The Sardinian Literary Spring is considered to be also the contemporary result, in the European arena,[15] of the works of Sardinian individual prominent figures such as Grazia Deledda, Nobel Prize winner for literature in 1926, Emilio Lussu, Giuseppe Dessì, Gavino Ledda, Salvatore Satta and others.[16]

Sergio Atzeni (1952 - 1995)[17][18] worked for some of the most important Sardinian newspapers. Member of the Italian Communist Party, but later disillusioned with politics, he left Sardinia and travelled across Europe. All of Atzeni's works are set in Sardinia. He used a very original language that fused elegant literary Italian and the "patter" used by the working-class in Cagliari and Sardinia. In some of his novels (e.g. Il quinto passo è l'addio and Bellas mariposas) he also used techniques akin to the magic realism style of many Southern American authors,[19] and he has been followed by other Sardinian authors, such as Alberto Capitta, Giorgio Todde and Salvatore Niffoi, who in 2006, with the novel La vedova scalza (The barefoot widow), won the popular Premio Campiello.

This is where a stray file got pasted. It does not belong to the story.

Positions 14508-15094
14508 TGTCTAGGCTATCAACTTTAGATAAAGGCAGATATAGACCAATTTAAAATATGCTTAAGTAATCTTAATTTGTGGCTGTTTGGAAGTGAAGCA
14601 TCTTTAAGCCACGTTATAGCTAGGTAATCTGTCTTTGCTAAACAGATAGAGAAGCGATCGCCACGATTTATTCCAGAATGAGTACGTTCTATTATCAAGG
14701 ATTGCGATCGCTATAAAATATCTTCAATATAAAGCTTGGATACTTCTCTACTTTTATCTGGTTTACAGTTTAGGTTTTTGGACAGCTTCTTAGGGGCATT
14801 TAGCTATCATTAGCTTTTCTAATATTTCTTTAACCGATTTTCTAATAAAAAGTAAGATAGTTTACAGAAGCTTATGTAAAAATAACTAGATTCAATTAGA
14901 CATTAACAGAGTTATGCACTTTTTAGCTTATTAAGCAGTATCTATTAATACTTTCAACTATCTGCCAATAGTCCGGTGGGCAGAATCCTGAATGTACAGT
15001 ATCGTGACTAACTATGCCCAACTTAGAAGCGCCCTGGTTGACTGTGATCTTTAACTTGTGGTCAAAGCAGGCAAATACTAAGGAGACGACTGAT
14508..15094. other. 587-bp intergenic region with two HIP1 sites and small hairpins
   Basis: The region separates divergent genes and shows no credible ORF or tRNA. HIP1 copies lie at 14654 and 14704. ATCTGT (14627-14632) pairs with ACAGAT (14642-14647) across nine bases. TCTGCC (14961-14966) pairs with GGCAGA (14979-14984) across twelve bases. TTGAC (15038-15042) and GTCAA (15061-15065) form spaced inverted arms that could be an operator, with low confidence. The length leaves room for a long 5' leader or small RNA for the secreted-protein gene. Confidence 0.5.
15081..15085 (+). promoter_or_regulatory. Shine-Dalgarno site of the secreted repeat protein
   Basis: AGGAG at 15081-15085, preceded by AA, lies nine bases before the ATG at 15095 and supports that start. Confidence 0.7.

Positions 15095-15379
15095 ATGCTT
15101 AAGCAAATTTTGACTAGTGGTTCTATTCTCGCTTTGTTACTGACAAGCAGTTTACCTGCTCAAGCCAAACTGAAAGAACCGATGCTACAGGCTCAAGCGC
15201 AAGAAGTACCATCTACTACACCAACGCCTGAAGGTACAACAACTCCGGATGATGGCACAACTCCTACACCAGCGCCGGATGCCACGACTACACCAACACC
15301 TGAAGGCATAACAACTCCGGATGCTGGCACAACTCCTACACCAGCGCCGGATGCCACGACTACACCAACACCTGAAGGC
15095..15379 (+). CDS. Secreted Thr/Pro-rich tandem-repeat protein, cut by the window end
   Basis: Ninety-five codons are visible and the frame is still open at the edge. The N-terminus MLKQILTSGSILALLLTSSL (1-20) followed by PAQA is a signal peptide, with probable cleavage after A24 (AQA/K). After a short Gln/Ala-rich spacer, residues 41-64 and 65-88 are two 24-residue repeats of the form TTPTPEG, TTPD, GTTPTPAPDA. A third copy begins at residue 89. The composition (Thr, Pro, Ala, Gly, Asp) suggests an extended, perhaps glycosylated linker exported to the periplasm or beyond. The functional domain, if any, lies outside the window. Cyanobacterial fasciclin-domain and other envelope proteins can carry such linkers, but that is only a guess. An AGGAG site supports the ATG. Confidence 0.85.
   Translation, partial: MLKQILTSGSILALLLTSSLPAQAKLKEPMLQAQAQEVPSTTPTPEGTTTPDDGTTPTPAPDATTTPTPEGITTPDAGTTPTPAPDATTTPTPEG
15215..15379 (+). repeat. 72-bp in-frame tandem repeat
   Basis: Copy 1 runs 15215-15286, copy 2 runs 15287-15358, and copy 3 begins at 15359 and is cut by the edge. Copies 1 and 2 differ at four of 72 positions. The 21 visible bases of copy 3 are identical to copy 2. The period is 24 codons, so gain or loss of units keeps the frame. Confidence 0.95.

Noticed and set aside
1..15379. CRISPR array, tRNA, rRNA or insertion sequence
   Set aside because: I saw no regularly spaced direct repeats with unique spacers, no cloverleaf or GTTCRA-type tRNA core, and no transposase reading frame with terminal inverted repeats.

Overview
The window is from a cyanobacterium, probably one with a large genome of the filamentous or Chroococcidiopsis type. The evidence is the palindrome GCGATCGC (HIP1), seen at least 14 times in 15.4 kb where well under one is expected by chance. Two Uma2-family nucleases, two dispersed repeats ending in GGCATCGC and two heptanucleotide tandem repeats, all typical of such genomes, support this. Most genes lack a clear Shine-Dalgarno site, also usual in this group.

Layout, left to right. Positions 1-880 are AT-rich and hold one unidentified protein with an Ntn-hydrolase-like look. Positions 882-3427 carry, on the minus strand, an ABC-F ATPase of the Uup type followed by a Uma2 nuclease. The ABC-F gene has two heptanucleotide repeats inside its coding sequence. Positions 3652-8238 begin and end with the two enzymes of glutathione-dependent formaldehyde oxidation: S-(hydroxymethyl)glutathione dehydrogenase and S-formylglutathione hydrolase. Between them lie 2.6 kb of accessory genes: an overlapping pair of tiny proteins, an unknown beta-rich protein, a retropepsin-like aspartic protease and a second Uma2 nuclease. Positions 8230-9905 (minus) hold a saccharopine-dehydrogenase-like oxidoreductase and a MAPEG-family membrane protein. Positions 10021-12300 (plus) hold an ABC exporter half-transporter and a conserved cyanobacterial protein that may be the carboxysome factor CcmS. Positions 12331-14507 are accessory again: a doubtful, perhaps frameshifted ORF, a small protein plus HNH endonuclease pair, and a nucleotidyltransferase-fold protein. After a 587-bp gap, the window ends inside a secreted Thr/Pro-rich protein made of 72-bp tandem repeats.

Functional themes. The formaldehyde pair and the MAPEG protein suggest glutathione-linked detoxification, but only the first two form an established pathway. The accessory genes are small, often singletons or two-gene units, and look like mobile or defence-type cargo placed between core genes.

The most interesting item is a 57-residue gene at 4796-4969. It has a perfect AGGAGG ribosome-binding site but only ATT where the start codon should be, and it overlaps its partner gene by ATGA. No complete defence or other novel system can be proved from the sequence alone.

Giulio Angioni[20][21] (born 1939) is a leading Italian anthropologist.[22] He is also well known as the author of about twenty books of fiction and poetry.[23][24] Angioni writes mostly in Italian, but also in Sardinian. He has inaugurated a linguistic style which switches from the standard Italian to the regional (Sardinian) Italian and other linguistic varieties, in an original mixture of his own, but also followed by other Sardinian authors.[25] Angioni's best novels are considered to be Le fiamme di Toledo (Flames of Toledo), Assandira, La pelle intera,[26][27] Doppio cielo (Double sky), L'oro di Fraus.[28] (The gold of Fraus).[29]